As Peter said, it's not a Python bug.

If you know that the increment will always be `0.2`

(or any fixed number), you can simply store the valves multiplied by `5`

(the multiplicative inverse of the increment) as integers and divide by `5.0`

when you need it value as `float`

. This will avoid problems with adding rounding errors.

As requested, a simple example:

```
J1, J2, J3, I = 5, 10, 15, 0
while I <= 10:
print( 'I={} J={}'.format(I/5.0, J1/5.0) )
print( 'I={} J={}'.format(I/5.0, J2/5.0) )
print( 'I={} J={}'.format(I/5.0, J3/5.0) )
J1 += 1
J2 += 1
J3 += 1
I += 1
```

With a result of:

```
I=0.0 J=1.0
I=0.0 J=2.0
I=0.0 J=3.0
I=0.2 J=1.2
I=0.2 J=2.2
I=0.2 J=3.2
I=0.4 J=1.4
I=0.4 J=2.4
I=0.4 J=3.4
I=0.6 J=1.6
I=0.6 J=2.6
I=0.6 J=3.6
I=0.8 J=1.8
I=0.8 J=2.8
I=0.8 J=3.8
I=1.0 J=2.0
I=1.0 J=3.0
I=1.0 J=4.0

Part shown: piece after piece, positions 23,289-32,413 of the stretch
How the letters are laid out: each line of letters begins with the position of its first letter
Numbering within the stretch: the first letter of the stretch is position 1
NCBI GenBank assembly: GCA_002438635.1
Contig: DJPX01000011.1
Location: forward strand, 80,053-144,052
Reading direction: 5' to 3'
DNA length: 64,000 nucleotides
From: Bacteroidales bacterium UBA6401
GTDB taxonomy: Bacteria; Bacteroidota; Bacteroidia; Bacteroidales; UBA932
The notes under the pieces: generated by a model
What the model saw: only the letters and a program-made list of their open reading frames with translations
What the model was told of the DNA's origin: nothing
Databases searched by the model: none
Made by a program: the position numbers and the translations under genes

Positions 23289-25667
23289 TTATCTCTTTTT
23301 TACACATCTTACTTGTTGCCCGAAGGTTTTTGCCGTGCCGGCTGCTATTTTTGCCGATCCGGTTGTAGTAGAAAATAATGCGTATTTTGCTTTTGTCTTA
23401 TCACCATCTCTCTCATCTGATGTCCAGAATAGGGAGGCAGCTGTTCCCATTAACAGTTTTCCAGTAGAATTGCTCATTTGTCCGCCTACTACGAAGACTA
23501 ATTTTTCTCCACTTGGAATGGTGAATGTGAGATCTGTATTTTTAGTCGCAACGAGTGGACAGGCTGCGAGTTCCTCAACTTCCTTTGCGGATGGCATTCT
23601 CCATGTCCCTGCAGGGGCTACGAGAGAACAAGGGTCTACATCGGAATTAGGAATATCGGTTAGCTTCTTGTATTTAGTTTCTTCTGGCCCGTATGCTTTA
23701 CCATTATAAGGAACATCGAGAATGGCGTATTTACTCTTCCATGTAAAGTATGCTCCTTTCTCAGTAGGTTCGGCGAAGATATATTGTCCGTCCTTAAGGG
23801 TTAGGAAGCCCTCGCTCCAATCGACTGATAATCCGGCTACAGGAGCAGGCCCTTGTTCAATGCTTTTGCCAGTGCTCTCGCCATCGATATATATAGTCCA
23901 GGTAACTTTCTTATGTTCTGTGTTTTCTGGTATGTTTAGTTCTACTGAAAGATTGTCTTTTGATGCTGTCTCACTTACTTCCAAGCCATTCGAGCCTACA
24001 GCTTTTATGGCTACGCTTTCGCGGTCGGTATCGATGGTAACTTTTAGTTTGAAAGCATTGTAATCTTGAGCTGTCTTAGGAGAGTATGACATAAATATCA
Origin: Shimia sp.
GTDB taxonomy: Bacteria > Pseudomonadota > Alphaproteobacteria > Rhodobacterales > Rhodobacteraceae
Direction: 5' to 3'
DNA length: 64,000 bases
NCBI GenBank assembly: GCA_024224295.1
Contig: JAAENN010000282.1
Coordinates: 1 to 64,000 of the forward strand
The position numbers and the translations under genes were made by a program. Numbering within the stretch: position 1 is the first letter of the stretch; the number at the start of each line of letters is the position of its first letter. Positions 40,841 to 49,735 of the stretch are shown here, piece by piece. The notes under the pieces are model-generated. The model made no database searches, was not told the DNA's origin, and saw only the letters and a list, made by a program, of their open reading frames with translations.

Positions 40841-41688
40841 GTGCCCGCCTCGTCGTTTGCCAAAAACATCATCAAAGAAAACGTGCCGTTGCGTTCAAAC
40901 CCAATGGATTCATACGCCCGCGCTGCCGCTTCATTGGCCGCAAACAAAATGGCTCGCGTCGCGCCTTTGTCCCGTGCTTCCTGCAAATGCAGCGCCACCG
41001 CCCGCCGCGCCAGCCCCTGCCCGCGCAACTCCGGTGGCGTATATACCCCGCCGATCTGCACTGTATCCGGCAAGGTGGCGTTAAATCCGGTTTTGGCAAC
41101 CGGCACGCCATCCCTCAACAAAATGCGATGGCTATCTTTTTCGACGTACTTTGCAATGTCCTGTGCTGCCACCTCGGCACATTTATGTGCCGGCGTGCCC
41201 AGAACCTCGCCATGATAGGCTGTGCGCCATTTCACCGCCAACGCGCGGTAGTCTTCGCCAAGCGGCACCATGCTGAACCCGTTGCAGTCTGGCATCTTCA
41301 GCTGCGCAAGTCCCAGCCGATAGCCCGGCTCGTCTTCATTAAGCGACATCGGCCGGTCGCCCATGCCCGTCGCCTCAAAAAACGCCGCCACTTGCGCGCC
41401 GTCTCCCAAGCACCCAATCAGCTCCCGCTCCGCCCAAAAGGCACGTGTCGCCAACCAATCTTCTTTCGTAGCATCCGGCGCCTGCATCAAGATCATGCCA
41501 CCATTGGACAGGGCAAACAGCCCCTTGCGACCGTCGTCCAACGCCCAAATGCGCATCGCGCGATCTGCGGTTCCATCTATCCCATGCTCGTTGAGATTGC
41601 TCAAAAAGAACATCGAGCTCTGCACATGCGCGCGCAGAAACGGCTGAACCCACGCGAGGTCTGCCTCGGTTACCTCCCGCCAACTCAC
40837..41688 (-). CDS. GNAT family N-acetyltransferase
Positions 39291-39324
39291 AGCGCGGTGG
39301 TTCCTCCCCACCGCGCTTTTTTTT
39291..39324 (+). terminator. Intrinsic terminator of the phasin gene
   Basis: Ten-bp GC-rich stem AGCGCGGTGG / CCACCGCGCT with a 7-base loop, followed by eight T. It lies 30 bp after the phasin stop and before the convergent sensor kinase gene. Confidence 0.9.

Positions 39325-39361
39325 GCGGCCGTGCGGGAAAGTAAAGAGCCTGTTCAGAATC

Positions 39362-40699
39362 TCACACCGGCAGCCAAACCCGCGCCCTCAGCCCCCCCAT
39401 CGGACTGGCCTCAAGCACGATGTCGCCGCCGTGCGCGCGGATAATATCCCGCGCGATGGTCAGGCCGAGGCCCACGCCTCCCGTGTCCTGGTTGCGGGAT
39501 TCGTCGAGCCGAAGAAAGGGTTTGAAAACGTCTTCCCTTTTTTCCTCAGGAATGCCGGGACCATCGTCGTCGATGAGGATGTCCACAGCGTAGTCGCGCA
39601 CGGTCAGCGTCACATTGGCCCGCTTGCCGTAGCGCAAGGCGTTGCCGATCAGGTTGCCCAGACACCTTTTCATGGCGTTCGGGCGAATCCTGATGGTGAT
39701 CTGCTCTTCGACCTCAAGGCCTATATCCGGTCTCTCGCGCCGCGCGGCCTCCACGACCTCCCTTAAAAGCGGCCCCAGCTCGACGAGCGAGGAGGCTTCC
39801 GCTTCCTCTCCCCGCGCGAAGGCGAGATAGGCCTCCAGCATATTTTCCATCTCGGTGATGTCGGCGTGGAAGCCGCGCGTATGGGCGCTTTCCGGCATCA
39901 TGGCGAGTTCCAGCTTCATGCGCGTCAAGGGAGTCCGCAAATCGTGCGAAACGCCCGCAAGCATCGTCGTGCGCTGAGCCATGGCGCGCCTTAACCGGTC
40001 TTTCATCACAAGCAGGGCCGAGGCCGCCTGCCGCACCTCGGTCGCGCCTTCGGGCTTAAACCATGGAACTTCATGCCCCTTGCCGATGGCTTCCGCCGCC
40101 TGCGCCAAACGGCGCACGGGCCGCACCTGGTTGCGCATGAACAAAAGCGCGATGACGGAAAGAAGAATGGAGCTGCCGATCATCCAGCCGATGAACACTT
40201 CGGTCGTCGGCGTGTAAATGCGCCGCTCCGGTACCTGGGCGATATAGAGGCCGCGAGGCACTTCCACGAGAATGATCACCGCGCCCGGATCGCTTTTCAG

I=1.2 J=2.2
I=1.2 J=3.2
I=1.2 J=4.2
I=1.4 J=2.4
I=1.4 J=3.4
I=1.4 J=4.4
I=1.6 J=2.6
I=1.6 J=3.6
I=1.6 J=4.6
I=1.8 J=2.8
I=1.8 J=3.8
I=1.8 J=4.8
I=2.0 J=3.0
I=2.0 J=4.0
I=2.0 J=5.0
```

It would probably be best to encapsulate the code to do division multiplication within a class, but I do not know Python so much to give a good example of this.

I've also heard of classes that hold fractions instead of floating points to hold (almost) any rational number without losing accuracy.

I think the `Decimal`

class of Python already does something similar to what I'm describing, but it fires an integer and holds a power of ten to do division (or multiplication). So I think `Decimal`

is similar to floating point, but with powers of ten instead of powers of two.